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South Carolina Voting Guide

Welcome to FindLaw's South Carolina Voter Guide. We'll answer your questions about voting in the next election, voter registration, voter eligibility, registration deadlines, mail-in and in-person voting, special accommodations for disabled South Carolina voters, and what you can do if you see illegal activity at the polls.

The voting process can be confusing, and the rules vary by state. Learn the election information you'll need in our South Carolina Voting Guide.

Am I eligible to vote in South Carolina?

To vote in the state of South Carolina, you must:

  • Be a U.S. citizen
  • Be at least 18 years old
  • Be a resident of South Carolina

Certain groups of people are not eligible to vote. This includes people who are in prison after a felony conviction. You can vote once you complete your criminal sentence. If the judge ordered you to serve probation or parole, you must also complete that part of your sentence.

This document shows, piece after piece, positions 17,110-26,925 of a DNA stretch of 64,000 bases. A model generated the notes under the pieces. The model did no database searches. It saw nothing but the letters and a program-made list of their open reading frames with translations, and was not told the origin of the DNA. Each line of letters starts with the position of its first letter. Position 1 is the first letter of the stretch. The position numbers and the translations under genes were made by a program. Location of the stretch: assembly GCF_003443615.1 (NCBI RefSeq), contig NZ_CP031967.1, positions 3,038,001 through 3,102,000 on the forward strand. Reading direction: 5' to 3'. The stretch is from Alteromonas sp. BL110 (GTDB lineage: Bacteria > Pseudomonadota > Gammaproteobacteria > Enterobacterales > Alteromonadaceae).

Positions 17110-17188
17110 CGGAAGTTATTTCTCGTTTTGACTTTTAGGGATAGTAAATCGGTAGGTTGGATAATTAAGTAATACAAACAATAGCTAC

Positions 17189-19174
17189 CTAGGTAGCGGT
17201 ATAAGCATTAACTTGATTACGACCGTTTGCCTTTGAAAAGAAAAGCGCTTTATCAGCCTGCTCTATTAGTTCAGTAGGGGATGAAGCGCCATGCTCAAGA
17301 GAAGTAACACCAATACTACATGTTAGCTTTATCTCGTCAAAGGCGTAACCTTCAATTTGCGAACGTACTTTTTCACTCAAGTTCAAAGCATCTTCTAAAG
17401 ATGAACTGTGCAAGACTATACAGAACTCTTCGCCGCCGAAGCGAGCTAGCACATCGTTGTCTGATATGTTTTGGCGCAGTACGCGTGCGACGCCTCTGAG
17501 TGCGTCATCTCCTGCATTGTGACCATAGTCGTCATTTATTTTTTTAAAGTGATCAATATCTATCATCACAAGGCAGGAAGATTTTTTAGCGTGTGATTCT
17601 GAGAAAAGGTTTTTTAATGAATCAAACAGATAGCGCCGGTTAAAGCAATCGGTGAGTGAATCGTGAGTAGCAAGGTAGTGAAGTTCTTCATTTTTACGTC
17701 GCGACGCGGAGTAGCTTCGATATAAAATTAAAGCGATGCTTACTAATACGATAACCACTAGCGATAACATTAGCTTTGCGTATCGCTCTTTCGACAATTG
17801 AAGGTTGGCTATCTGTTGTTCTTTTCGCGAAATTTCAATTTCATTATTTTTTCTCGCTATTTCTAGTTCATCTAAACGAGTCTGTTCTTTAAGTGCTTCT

Those people the S.C. courts have deemed mentally incompetent are also not eligible to vote.

If you have other questions, check out the South Carolina voter registration section on the state's website.


Where Do I Vote?

You can find your voting precinct online at by entering your first and last name, your county, your address, and the last four digits of your Social Security number. This site offers polling locations statewide, regardless of where you live.

How To Register in South Carolina

There are several ways to register to vote in South Carolina. This includes registering:

In Person

Complete a registration form at your county board of county board of voter registration.


Register online using your driver's license. 

By Fax or Email

Fax or email the online form to your county board of voter registration

By Mail

Download the online form, fill it out, and mail it to your county board of voter registration

South Carolina Voting Resources

Your vote counts. Take the time to learn how and when to vote.


You Don’t Have To Solve This on Your Own – Get a Lawyer’s Help

Meeting with a lawyer can help you understand your options and how to best protect your rights. Visit our attorney directory to find a lawyer near you who can help.

Or contact an attorney near you:

Protect Your Voting Rights

Contact a qualified attorney if you suspect your rights have been violated.

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